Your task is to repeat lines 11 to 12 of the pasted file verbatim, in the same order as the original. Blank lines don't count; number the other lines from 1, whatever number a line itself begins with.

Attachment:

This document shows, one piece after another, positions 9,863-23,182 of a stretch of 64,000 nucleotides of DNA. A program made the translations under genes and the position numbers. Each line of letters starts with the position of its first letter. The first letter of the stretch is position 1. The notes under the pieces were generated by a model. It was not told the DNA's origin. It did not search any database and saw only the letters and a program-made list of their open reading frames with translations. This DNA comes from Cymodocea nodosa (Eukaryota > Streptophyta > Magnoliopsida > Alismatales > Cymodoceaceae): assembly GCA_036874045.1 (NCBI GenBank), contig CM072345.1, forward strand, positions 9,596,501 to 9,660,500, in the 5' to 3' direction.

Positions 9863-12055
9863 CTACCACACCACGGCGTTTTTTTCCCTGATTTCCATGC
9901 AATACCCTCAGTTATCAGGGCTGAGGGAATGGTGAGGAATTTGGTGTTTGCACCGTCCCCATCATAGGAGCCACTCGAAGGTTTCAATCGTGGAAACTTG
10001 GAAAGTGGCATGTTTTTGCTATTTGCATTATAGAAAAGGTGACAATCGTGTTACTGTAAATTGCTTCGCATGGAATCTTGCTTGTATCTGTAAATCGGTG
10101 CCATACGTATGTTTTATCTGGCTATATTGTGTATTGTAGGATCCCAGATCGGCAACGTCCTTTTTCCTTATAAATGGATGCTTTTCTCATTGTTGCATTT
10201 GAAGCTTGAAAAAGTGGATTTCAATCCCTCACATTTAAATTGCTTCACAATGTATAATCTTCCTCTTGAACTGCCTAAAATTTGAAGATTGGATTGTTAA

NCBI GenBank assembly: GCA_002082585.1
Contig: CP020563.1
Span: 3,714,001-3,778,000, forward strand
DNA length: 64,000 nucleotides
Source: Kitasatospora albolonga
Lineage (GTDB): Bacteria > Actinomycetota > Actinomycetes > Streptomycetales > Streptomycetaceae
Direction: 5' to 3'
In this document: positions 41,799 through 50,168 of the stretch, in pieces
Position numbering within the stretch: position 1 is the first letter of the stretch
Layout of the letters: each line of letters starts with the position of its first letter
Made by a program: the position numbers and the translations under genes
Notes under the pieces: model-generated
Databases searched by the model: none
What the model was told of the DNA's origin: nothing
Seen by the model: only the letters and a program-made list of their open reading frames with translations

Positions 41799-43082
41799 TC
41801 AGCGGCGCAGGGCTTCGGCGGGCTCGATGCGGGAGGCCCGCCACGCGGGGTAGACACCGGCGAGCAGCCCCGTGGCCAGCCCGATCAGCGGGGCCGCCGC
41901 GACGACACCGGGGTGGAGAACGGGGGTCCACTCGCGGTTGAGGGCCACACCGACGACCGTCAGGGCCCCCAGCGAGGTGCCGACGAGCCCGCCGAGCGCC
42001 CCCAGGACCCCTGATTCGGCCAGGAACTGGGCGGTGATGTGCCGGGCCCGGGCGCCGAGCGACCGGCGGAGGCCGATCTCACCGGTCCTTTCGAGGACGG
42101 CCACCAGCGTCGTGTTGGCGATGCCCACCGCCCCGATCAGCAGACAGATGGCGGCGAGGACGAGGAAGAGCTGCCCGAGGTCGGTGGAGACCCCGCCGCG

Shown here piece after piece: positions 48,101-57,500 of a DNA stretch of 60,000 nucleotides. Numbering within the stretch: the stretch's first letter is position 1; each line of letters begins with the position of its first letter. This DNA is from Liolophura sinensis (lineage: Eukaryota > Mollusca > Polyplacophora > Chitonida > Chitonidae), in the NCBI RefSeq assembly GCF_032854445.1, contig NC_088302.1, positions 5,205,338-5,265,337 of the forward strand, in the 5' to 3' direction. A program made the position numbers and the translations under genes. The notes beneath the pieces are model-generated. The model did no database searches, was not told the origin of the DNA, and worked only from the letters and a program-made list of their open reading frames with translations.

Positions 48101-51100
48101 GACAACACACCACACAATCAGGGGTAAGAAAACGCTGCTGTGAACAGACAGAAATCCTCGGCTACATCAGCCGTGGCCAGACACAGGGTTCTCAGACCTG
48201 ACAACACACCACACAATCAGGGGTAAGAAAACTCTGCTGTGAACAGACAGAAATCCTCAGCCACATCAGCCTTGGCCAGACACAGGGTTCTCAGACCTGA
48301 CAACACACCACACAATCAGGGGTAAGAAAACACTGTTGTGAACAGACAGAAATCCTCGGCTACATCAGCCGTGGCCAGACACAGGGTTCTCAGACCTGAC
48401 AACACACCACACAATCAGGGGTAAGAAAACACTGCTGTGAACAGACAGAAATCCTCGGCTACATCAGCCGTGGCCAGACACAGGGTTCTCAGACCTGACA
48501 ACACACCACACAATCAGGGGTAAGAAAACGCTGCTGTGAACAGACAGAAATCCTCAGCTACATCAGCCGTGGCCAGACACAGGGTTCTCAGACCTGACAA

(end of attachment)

DNA length: 64,000 nucleotides
Source: Kitasatospora albolonga